What religion, money and government are doing to the world

These may be extreme examples, but they are the very real and actual outcome of the importance our society places on its institutions of religion, economy and politics.

Russian actor and former orthodox priest Ivan Okhlobystin wants to burn gays alive in ovens because their sexuality somehow affects his religious beliefs. Okhlobystin is apparently comfortable enough in Russia’s current social climate to unabashedly call for mass-murder.

North Korea’s defense of the execution of Jang Song Thaek shows the arrogance of absolute power. Buzzfeed’s accompanying compilation of North Korea’s propaganda offers an eerie insight into life under an authoritarian government.

Texan drunk driver Ethan Couch (16) avoids any actual punishment in his quadruple manslaughter case because of his parents’ wealth. The problem, according to psychologist Dr. G. Dick Miller, is that Couch was never taught that his actions have consequences. The solution, according to the judge, is proving that his actions really don’t have consequences. Is this the precedent that will actually allow the wealthy to get away with murder?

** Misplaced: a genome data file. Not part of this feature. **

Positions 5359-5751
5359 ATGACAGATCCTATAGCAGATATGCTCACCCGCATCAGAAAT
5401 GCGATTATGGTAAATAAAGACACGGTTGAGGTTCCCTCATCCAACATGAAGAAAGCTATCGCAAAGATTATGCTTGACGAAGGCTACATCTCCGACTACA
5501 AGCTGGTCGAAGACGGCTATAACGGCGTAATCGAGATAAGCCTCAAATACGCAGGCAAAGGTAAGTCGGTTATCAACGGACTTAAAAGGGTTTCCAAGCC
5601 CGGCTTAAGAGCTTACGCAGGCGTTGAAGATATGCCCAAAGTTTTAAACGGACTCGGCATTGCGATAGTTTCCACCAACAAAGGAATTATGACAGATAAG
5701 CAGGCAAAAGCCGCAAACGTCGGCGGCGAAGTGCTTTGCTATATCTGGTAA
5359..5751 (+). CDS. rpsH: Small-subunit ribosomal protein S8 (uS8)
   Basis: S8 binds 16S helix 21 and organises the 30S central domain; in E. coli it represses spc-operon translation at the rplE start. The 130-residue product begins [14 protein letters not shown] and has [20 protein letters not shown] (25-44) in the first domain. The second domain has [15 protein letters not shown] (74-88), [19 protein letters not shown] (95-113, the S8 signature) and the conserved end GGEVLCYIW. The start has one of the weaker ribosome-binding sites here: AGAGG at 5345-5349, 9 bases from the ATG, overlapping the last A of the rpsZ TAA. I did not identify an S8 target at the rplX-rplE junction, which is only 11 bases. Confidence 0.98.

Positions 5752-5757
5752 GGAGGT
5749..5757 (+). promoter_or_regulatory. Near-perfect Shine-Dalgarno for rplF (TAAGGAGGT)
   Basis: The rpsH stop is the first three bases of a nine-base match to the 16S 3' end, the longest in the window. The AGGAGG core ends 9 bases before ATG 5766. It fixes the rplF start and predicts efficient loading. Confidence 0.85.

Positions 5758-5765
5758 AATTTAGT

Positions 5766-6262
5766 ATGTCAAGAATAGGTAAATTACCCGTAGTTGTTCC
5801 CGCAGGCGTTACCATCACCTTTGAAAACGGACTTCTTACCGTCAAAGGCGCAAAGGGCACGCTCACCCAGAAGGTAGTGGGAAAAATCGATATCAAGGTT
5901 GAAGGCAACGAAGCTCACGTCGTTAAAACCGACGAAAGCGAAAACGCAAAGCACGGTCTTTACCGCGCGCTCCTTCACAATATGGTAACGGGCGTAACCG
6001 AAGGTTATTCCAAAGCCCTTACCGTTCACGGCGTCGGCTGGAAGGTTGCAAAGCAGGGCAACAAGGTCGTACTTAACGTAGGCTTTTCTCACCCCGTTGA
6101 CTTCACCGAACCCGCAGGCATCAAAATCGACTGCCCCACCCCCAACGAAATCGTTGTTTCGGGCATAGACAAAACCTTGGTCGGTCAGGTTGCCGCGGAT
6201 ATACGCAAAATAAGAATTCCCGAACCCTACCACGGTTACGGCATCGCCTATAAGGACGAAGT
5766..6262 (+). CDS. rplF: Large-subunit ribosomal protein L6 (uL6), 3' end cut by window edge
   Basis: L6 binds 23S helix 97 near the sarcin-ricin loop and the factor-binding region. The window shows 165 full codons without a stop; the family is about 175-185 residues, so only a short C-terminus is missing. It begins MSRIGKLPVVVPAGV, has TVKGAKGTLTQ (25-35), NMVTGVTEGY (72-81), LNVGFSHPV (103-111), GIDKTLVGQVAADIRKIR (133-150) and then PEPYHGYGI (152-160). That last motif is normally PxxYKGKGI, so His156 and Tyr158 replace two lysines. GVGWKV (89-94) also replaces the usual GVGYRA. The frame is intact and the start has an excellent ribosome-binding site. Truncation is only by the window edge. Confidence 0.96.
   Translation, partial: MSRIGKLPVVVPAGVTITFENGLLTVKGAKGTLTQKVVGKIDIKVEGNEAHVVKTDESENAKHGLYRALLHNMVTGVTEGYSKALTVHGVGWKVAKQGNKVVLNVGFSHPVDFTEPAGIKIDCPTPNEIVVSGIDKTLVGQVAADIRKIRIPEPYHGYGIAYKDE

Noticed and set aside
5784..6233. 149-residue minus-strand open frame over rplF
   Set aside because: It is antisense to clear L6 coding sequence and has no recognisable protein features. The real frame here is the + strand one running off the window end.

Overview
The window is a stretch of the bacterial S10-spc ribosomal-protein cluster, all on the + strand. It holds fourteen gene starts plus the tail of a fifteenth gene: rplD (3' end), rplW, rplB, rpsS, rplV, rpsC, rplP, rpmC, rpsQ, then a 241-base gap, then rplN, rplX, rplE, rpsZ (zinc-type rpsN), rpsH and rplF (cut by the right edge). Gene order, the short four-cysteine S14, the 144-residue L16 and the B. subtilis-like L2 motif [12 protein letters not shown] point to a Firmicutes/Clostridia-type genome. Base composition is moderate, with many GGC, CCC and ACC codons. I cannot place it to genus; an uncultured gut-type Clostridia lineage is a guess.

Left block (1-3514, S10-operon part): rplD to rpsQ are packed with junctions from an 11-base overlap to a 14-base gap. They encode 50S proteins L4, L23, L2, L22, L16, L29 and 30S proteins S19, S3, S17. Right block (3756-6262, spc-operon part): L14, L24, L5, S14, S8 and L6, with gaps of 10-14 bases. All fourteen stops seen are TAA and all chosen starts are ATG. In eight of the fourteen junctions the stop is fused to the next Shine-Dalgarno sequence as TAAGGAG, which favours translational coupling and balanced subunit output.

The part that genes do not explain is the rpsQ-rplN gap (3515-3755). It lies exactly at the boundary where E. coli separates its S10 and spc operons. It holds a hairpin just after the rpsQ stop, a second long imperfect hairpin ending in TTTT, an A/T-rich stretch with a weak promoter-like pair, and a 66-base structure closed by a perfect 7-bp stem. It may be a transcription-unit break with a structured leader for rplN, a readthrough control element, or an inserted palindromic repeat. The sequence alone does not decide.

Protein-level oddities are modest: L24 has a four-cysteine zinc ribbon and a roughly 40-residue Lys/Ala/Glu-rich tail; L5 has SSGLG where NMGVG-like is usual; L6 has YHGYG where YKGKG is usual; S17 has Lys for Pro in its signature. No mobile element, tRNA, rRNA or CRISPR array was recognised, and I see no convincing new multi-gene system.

If nothing more, these stories prove that the people running our institutions are merely people – as flawed and corruptable as any other. Power, wealth and authority are no guarantee for ethical awareness, although that is exactly what an elite-centered society like ours suggests. There are endless large- and small-scale examples that prove the elites are no more suitable to run our lives than we are as individuals. Our dependence on them is a matter of choice.

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